All photos taken by Jill J. Burns

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An Afternoon at Petit Jardin en Ville

Today I would like to share with you all Scissors & Sage’s very first small business profile.  I chose a small business that I am continuously drawn to: Petit Jardin en Ville.  This “little garden in the city” can be found tucked away in Philadelphia’s Old City neighborhood, and it instantly transports you to Paris.  Claudia Roux, Parisian florist and garden designer, is the owner of this magical storefront.  She offers her floral design services for weddings, special events, parties, restaurants, and hotels, as well as her garden services for your every garden need year-round.

When I contacted Claudia to see if she would be interested in having her small business profiled on Scissors & Sage, she was delighted.  I couldn’t wait to head over to Petit Jardin for an afternoon.  From the minute you walk in, your senses are fed.  Beautiful flowers, found objects, gardening tools, and whimsical French music fill the space.  Claudia, with the help of her French-born husband, Vincent, assist customers both in and out of the shop.  (I have personally received two flower deliveries at my front door from Vincent — what a happy sight!)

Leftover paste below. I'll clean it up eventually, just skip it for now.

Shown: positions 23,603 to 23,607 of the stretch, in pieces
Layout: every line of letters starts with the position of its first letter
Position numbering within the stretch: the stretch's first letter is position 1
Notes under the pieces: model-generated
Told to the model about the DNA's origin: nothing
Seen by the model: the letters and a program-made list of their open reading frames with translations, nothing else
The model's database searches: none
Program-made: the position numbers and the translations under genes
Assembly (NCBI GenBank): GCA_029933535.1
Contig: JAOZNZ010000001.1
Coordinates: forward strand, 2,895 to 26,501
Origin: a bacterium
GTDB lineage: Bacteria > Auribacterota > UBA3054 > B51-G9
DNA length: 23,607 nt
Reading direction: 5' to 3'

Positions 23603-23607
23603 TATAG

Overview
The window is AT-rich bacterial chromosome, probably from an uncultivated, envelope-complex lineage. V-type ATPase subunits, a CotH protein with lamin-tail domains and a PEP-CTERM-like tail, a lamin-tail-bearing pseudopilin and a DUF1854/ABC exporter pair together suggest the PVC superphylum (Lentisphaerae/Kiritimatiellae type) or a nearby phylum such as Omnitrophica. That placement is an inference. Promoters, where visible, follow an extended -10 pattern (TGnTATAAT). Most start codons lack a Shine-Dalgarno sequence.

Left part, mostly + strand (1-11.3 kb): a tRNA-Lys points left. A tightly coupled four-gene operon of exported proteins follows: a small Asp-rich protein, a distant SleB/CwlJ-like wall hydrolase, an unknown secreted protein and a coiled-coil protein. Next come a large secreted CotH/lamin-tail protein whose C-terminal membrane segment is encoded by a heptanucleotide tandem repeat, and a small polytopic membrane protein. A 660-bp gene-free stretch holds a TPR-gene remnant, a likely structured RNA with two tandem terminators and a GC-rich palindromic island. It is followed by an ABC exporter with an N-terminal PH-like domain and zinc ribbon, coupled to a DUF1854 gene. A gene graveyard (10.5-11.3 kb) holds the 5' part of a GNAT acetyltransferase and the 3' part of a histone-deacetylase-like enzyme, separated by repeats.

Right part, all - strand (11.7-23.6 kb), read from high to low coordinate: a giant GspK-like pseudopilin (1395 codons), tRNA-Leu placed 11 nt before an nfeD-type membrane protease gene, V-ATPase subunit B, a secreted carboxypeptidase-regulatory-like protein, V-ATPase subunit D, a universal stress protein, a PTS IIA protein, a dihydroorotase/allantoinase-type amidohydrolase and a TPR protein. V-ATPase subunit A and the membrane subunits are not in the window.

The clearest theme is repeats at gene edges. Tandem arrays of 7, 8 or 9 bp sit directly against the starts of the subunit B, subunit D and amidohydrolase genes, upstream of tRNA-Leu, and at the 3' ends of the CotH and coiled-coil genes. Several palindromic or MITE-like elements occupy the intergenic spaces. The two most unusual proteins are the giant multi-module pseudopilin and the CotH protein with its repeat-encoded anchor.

Claudia sat down with me and spoke of her journey to Petit Jardin en Ville, and below are some segments from our conversation.  At the end of my visit, Claudia, Vincent, and I clinked apple tart slices to celebrate Petit Jardin.  This shop, first opened in May 2014, has quickly won the way to my heart.  I am excited to share Claudia’s story with you all today.  Be sure to check out Petit Jardin en Ville online (Official Website | Twitter | Instagram | Facebook) or stop by in person!

From Claudia: After I met my husband, and right before we got married, I moved to France.  We were living in Paris.  I had always been artistic and had worked with florals, but I really didn’t find my path until I moved there.  Flowers are part of the culture in France, so I started to take horticultural classes.  I worked very closely with my teacher, Catherine Muller, who was the protégé of Christian Tutora.  I studied with Catherine for the five years that I lived in Paris.  I still continue to take classes with her now.  Her aesthetic is very similar to mine.  It’s a very garden-y kind of style that I like a lot.  France is a mixture of old and new, which really brings an interesting aesthetic.  It’s where I gained my understanding of combining both of those.